Walk another 1.5 km along the Israel National Trail, leaving it at the point where it bends to the right (north) – keep walking straight onto a dirt road leading to Hirbet Kaifeh, which is clearly visible on the right. The trail climbs up to the top of the ruin along a marked path, and care must be taken not to stray from it.
3. Hirbet Kaifeh
The Hirbet Kaifeh ruin stands on a route leading from the Coastal Plain to Hebron and to Jerusalem, having at the time served as the western gateway to the Kingdom of Judah. Excavations conducted here in 2007 by the archaeologist Prof. Yosef Garfinkel from the Hebrew University and Saar Ganor from the Antiquities Authority, revealed the remains of a fortified city surrounded by a casemate wall. The wall was built at the end of the 11th century BC, of megaliths each weighing four tons and more. Two gates were discovered in the wall, one on the western side of the city – it has been partially recreated - the other on the south-east. The site was settled briefly during the Iron Age, and was resettled later, during the Hellenistic period. No Philistine pottery has been found here.
A 16.5x15-cm ostracon (an inscription-bearing piece of pottery) was found at the site. The inscription was made in ink, consisting of five left-to-right lines in Hebrew written in Proto-Canaanite alphabet. The archaeologist excavating the site and other scholars think that this is the earliest Hebrew inscription ever found – dating it to the 10th century BC at the latest. The inscription is fragmented, and apparently discusses social commandments.
This was the first time a biblical city was discovered in Israel with exactly two gates in its wall – leading scholars to hypothesize that the Hirbet Kaifeh ruin was the site of the biblical city of Shaaraim (“two gates”), mentioned in the first Book of Joshua as neighboring the Elah Valley, and the cities of Sokho and Azekah (“...Jarmuth, Adullam, Sokoh, Azekah, Shaaraim...” – chapter 15, verses 35-36). Shaaraim is also mentioned in the description of the battle between David and Goliath. After David killed Goliath in the Elah Valley, the Philistines retreated through the valley: "Then the men of Israel and Judah surged forward with a shout and pursued the Philistines to the entrance of Gath and to the gates of Ekron. Their dead were strewn along the Shaaraim road to Gath and Ekron." (Book of Samuel 1, chapter 17, verse 52).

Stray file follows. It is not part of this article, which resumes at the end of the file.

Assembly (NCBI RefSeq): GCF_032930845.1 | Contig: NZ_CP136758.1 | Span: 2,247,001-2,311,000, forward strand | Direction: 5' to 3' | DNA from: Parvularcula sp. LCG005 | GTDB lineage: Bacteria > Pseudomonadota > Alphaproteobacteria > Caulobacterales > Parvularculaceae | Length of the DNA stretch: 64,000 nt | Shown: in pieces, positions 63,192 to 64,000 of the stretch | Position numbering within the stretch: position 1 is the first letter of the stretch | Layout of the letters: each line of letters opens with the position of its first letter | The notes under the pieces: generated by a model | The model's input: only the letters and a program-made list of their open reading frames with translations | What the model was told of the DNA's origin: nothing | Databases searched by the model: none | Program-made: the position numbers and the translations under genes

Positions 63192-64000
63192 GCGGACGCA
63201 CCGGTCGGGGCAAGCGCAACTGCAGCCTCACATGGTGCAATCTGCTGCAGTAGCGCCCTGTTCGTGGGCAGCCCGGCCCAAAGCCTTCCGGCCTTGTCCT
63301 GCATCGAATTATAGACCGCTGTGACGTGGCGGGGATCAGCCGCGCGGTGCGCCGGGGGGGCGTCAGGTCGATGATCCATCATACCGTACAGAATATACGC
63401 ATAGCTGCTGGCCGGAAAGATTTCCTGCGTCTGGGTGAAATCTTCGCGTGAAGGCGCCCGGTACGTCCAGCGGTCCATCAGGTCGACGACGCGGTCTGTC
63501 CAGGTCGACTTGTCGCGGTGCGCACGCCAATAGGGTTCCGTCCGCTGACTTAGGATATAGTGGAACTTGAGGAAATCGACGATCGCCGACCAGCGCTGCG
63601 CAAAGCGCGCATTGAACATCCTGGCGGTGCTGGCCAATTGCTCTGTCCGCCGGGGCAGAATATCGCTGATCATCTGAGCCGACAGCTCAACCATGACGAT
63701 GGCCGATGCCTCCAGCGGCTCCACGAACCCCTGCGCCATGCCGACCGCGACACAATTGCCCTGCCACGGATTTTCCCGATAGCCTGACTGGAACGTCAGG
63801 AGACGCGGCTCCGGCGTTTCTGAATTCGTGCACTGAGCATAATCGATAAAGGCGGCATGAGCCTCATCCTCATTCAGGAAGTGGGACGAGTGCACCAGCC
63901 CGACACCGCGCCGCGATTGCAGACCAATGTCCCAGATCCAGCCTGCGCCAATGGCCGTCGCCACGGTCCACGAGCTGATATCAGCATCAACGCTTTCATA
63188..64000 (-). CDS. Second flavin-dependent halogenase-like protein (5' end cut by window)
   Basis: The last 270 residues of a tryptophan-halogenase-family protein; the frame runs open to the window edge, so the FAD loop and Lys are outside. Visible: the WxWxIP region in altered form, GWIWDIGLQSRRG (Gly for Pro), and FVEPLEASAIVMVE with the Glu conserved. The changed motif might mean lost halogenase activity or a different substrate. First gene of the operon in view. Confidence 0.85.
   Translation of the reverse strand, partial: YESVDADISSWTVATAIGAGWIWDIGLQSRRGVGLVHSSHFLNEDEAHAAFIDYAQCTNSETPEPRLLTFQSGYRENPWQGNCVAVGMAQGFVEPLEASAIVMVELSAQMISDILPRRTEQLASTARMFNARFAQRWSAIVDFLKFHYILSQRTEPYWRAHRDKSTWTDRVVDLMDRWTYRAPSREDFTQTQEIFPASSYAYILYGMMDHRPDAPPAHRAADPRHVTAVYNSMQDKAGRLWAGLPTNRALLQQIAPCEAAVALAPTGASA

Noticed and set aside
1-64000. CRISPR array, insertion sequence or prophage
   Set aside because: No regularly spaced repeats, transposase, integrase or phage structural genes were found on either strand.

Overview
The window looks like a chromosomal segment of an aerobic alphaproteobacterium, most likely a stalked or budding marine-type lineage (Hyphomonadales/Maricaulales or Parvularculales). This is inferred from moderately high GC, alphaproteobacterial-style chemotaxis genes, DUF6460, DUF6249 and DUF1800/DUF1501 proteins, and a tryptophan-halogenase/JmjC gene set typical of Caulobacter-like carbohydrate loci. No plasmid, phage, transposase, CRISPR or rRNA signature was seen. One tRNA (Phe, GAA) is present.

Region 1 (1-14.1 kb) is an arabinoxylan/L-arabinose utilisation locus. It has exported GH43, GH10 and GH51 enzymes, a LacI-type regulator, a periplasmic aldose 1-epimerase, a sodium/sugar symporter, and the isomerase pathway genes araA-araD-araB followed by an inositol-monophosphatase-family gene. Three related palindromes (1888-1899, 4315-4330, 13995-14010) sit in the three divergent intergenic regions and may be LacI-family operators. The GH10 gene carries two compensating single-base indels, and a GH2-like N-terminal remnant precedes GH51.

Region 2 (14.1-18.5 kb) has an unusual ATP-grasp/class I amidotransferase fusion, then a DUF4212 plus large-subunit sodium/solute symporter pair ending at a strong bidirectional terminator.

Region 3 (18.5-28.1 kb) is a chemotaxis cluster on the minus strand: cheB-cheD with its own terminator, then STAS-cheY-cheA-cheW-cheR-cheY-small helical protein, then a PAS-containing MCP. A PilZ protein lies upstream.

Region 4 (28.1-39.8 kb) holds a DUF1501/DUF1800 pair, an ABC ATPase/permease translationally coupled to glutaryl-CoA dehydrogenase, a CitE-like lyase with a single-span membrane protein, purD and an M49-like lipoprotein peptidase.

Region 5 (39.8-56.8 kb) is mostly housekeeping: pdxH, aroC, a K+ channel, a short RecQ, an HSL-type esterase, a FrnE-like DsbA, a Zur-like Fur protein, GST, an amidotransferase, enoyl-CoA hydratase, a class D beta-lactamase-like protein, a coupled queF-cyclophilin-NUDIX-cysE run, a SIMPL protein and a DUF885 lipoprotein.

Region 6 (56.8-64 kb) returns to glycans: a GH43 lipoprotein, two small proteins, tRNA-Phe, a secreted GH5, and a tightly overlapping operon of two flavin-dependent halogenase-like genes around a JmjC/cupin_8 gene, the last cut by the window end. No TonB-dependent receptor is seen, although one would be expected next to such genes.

4. The Ana Tree
A dirt road leads south from Hirbet Kaifeh to the valley created by Nahal HaElah. The entire valley is cultivated, covered mostly by vineyards and almond orchards – only the stream channel is decorated with ana trees, well visible from the dirt road leading east to the kibbutz parking lot. The road passes through an almond orchard at the foot of the hills to the north. The small eucalyptus grove is a good spot for a short break before reaching the end of the trail.
In the past the valley was covered by a thicket of ana trees, which is a thorny medium-sized tree characteristic of the relatively humid savannas of eastern and western Africa. It also has some concentrations along the Coastal Plain, in the streams of the Judaean foothills, and in the valleys of Israel’s northern district. Ana trees growing in Israel almost never seed – instead, they reproduce through offshoots of their roots, and this is why they create thickets everywhere they grow. Most of the ana trees in the valley have been cut down to make room for agricultural land, and the only ones remaining are the beautiful specimens growing along the riverbanks (where it is inconvenient to cultivate the land), serving as a reminder of times past.
Photos :Yaels (http://creativecommons.org/licenses/by-sa/3.0) via Wikimedia Commons